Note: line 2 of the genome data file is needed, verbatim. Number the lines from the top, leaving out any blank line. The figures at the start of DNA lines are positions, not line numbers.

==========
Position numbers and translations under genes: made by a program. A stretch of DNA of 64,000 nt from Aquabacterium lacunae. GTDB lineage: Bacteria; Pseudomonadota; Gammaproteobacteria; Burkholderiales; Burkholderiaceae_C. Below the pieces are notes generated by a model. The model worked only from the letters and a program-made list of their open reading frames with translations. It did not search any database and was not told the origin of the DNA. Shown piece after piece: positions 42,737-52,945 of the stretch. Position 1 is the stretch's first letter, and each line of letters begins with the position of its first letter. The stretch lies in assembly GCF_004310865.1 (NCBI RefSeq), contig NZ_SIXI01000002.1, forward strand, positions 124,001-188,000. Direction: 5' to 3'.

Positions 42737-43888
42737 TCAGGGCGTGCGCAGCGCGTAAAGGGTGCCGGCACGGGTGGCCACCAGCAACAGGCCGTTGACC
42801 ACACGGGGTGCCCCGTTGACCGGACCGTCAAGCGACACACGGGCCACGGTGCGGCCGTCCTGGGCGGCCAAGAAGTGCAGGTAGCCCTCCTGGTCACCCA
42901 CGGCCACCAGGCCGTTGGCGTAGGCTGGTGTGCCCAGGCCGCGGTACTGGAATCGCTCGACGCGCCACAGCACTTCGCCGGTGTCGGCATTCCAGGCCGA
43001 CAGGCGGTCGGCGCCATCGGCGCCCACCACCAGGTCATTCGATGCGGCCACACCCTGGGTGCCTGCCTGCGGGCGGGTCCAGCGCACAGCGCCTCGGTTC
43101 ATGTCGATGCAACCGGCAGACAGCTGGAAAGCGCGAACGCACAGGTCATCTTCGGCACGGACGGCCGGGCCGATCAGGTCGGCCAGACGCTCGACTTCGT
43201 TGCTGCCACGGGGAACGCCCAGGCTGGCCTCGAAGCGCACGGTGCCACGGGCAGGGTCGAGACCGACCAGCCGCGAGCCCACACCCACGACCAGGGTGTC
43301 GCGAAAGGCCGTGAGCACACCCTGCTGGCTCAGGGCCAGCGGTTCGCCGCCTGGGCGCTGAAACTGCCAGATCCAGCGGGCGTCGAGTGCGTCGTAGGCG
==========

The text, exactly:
Positions 42737-43888